Unfortunately, I fell into the latter category. It's rare that I come across a book that can have so much good writing in it that also makes me regularly want to hurl it across the room while I claw out my eyes. In the end, ELIC was a story ruined by talent, though I couldn't decide if it was insecure talent (propping up his story with gimmicks) or self-indulgent talent (throwing in everything and anything just cause he could).
As mentioned, the story centers on young Oskar, whose father left him several phone messages before being killed on 9/11. One day Oskar finds an envelope marked "Black" with a strange key in it up in his father's closet (in typical fashion, not a normal closet but a closet with a whole host of quirky associations). Deciding "Black" is a name, Oskar then goes off on a quest to find what the key opens, attempting to interview all the Black's of NYC. Interspersed between Oskar's movements are letter written by his grandparents concerning their history, which includes the firebombing of Dresden.
Oskar's story can be moving; there are some wonderful and truly brilliant passages. But for me it was marred by both his precociousness and his preciousness. One without the other would have perhaps been simply annoying, but both together made it almost unbearable. Toss in a consistent sense of arbitrary quirkiness and the book often left a bad taste in my mouth. Oskar for instance decides to interview the Black's alphabetically rather than by geographic proximity. Why? It serves the story's purpose. When seeking clues, a storeperson tells him it's interesting his father wrote "Black" in a red pen as that's so hard to do, write the name of a color in a different color ink. Really? Has anyone ever truly had to struggle to write the name of any color when using the trusty blue or black pen? Of course not. But this sounds quirky and mysterious. And so it goes.
The grandparents' sections also have their moments of true brilliance, but are also marred by problems of credibility with regard to voice and, again, quirkiness (such as designating parts of their apartment "nothing" areas), along with typographical stunts that from my view seldom enhanced the story.
ELIC therefore was extremely frustrating rather than loud, with the sense that one could have pulled out various lines/passages and put together a truly beautiful novella, but instead the reader got this. Is there talent here? Absolutely. Can you find places that will move you or make you laugh or make you marvel at the language? Absolutely. Is it worth it for those moments? From my perspective, absolutely not. But there is so much good here that I wouldn't recommend against trying it. I'd say give the book 30 pages (that's really all you'll need). If you can stomach Oskar's voice and mannerisms, you'll probably end up enjoying the book. If you find yourself cringing, save yourself. Put the book down and slowly back away. Don't strain to continue; you'll only pull something.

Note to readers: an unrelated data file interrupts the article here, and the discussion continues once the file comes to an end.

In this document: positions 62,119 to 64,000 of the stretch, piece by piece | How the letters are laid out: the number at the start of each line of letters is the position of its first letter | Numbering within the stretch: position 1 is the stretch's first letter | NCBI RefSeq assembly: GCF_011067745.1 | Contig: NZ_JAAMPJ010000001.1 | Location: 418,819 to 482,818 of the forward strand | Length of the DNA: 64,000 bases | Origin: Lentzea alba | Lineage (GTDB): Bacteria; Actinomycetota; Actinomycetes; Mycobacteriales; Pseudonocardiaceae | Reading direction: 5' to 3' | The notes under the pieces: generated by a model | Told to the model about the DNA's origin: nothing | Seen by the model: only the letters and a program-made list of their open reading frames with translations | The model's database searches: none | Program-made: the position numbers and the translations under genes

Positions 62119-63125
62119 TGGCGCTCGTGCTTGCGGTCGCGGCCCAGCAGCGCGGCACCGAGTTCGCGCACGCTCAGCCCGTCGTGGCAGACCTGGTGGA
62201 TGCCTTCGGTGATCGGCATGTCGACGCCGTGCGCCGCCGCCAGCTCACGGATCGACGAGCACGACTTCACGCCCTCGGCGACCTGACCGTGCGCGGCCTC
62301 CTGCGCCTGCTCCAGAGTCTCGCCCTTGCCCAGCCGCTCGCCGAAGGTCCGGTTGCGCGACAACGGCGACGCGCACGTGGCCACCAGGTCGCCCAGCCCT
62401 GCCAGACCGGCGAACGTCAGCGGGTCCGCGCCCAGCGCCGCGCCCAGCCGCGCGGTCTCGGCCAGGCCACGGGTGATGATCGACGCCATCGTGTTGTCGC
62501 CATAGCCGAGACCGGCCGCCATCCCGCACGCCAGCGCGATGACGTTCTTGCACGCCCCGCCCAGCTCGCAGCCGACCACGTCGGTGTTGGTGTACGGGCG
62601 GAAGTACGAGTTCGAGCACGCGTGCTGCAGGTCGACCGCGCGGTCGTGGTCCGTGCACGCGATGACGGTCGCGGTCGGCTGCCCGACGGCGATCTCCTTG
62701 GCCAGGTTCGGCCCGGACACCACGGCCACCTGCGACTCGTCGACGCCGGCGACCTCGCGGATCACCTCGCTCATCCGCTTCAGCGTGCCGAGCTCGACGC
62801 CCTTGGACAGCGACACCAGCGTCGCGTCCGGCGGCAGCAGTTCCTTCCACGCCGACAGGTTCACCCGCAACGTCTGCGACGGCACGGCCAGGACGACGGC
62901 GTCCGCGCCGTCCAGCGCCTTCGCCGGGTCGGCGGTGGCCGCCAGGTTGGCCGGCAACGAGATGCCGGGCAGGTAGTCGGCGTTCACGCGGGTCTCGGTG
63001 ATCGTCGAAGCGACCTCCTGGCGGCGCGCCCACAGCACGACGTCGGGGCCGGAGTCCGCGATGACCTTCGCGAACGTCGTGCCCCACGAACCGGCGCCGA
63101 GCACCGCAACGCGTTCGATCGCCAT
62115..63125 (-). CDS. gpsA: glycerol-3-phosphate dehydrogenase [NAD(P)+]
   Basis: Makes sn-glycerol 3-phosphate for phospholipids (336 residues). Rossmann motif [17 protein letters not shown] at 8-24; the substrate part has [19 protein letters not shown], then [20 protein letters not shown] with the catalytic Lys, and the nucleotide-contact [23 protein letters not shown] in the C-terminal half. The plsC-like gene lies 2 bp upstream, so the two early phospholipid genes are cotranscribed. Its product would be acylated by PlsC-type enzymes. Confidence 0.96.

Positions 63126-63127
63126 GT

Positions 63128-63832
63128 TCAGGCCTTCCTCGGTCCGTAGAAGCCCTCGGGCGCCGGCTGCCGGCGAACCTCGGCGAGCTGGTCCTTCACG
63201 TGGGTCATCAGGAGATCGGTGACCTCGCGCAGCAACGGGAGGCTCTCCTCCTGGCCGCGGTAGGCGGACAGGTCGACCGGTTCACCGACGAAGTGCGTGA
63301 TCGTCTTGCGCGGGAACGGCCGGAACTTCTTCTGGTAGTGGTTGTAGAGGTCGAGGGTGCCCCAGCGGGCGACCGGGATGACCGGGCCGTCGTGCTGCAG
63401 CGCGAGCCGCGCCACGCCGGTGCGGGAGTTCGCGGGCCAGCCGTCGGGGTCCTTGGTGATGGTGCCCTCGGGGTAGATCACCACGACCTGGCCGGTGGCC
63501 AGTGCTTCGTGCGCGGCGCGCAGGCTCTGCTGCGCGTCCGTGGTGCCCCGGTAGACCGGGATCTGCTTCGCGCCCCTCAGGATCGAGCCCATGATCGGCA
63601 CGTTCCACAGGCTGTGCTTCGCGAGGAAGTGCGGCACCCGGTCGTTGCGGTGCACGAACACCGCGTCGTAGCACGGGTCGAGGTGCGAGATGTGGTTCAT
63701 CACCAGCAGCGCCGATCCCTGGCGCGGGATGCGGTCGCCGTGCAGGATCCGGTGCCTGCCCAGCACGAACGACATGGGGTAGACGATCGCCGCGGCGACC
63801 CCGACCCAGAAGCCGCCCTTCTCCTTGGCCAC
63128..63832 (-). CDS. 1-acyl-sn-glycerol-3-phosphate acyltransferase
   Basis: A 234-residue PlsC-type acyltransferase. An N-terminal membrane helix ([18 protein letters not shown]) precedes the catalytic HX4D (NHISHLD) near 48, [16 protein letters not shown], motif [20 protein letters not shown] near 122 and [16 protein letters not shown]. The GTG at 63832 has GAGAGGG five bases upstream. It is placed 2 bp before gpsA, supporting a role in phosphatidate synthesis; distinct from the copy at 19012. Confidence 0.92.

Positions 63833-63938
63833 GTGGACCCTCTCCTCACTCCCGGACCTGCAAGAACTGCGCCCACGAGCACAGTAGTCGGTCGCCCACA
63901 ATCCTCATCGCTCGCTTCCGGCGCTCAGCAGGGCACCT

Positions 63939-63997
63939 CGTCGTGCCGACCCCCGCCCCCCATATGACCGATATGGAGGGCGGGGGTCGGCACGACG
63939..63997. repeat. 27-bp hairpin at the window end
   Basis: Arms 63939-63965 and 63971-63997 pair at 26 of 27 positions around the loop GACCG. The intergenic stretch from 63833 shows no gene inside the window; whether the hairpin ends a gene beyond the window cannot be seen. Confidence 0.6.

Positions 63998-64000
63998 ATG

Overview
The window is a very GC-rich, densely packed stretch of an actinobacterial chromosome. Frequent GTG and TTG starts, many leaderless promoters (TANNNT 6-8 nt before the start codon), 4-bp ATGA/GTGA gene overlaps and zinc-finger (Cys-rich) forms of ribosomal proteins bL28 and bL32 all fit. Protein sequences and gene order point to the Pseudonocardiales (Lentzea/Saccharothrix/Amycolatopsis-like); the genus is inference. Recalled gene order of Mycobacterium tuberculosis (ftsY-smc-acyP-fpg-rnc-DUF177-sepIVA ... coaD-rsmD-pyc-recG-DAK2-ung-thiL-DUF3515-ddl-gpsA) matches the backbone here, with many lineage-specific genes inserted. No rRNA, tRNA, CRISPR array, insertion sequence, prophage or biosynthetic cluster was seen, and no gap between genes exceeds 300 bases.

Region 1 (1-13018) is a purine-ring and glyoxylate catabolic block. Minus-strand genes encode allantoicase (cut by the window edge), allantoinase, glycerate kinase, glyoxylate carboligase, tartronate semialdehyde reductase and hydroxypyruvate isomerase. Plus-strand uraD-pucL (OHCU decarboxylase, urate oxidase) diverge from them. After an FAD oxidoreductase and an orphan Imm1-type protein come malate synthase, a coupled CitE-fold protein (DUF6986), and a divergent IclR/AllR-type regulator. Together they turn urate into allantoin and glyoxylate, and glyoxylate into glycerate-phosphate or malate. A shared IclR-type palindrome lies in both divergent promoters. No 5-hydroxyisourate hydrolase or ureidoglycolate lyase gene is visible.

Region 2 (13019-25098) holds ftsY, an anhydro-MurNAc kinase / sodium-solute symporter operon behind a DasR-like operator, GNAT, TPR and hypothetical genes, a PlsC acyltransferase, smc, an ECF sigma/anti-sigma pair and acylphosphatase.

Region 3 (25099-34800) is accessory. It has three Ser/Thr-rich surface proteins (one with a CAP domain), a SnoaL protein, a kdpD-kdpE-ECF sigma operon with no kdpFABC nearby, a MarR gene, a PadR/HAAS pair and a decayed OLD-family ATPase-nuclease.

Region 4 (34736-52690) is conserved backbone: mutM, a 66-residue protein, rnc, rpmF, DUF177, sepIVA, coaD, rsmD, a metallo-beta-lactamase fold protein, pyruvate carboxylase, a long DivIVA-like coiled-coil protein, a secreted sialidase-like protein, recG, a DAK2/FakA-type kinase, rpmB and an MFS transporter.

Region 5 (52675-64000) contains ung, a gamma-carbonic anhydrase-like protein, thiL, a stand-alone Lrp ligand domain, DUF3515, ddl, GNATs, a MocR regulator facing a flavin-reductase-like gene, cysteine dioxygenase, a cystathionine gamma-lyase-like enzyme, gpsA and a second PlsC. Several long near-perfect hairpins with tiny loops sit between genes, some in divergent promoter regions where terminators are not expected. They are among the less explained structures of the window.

Monday, January 23, 2012

Movie Mondays

Soul Surfer

Book, 2004 by Bethany Hamilton, Sheryl Berk, & Rick Bundschuh

They say Bethany Hamilton has saltwater in her veins. How else could one explain the passion that drives her to surf? How else could one explain that nothing—not even the loss of her arm—could come between her and the waves? That Halloween morning in Kauai, Hawaii, Bethany responded to the shark’s stealth attack with the calm of a girl with God on her side. Pushing pain and panic aside, she began to paddle with one arm, focusing on a single thought: “Get to the beach....” And when the first thing Bethany wanted to know after surgery was “When can I surf again?” it became clear that her spirit and determination were part of a greater story—a tale of courage and faith that this soft-spoken girl would come to share with the world.

Soul Surfer is a moving account of Bethany’s life as a young surfer, her recovery after the attack, the adjustments she’s made to her unique surfing style, her unprecedented bid for a top showing in the World Surfing Championships, and, most fundamentally, her belief in God. It is a story of girl power and spiritual grit that shows the body is no more essential to surfing—perhaps even less so—than the soul.

Movie, 2011 directed by Sean McNamara

Features: AnnaSophia Robb, Helen Hunt, Dennis Quaid, (Carrie Underwood)